Although we know the genetic abnormality (mutation) which causes CADASIL, we are a long way from understanding how this abnormality results in the disease. If we could understand this link better, it might be possible to develop treatments which can delay onset of the disease. An important advance in this area has been made by a group of researchers in Paris led by Anne Joutel who have developed a new animal model of CADASIL. This involves introducing a typical CADASIL mutation into a mouse. The mouse developed a disease which is in many ways similar to human CADASIL including similar brain changes (deposition of NOTCH3extracellular domain aggregates and granular osmiophilic material; GOM). The researchers were able to show that abnormalities in the regulation of blood flow within the brain appeared to be an early feature of the disease. This suggests that in some way CADASIL genetic mutations result in an inability of the blood vessels to regulate blood flow normally which could then lead to brain damage secondary to a shortage of blood (and oxygen) supply. Hopefully, this model will tell us many new things about the disease and may also allow us to investigate new treatments for the disease.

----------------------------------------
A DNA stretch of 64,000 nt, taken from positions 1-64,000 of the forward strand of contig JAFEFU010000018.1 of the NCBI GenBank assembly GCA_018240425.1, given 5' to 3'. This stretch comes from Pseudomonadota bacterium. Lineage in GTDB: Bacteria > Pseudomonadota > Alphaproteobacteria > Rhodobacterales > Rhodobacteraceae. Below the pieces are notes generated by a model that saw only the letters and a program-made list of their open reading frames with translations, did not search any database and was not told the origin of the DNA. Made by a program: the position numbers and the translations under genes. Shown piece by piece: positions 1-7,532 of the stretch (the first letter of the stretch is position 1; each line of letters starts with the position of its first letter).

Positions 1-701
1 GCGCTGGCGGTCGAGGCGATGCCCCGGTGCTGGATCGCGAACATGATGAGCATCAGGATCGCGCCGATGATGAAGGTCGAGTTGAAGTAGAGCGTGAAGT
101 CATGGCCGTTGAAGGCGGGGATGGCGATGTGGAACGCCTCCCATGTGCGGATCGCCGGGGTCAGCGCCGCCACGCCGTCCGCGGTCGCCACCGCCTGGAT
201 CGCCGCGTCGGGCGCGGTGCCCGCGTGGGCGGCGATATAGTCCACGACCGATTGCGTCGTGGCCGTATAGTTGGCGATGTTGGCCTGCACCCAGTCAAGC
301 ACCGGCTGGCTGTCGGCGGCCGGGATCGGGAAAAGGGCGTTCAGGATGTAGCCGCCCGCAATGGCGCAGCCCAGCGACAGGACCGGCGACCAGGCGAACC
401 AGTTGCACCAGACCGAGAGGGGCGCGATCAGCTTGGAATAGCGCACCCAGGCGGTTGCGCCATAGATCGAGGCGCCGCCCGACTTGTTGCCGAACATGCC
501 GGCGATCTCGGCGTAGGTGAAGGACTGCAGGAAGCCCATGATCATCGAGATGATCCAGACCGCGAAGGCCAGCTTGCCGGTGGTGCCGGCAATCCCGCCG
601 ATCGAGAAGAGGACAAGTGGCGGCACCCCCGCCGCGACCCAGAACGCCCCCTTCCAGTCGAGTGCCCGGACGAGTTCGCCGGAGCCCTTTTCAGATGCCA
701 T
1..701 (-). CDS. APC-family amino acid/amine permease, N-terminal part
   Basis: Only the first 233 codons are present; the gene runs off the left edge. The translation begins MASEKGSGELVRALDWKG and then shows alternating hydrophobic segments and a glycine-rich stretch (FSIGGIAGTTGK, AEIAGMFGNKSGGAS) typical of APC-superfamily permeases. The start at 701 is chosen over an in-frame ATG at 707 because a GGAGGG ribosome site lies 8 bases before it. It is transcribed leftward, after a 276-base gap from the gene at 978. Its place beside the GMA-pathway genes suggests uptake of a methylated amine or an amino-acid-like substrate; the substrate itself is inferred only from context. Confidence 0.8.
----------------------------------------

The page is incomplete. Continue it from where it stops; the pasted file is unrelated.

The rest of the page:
Reference: Joutel A, Monet-Leprêtre M, Gosele C, Baron-Menguy C, Hammes A, Schmidt S, Lemaire-Carrette B, Domenga V, Schedl A, Lacombe P, Hubner N. Cerebrovascular dysfunction and microcirculation rarefaction precede white matter lesions in a mouse genetic model of cerebral ischemic small vessel disease. J Clin Invest. 2010;120: 433-45.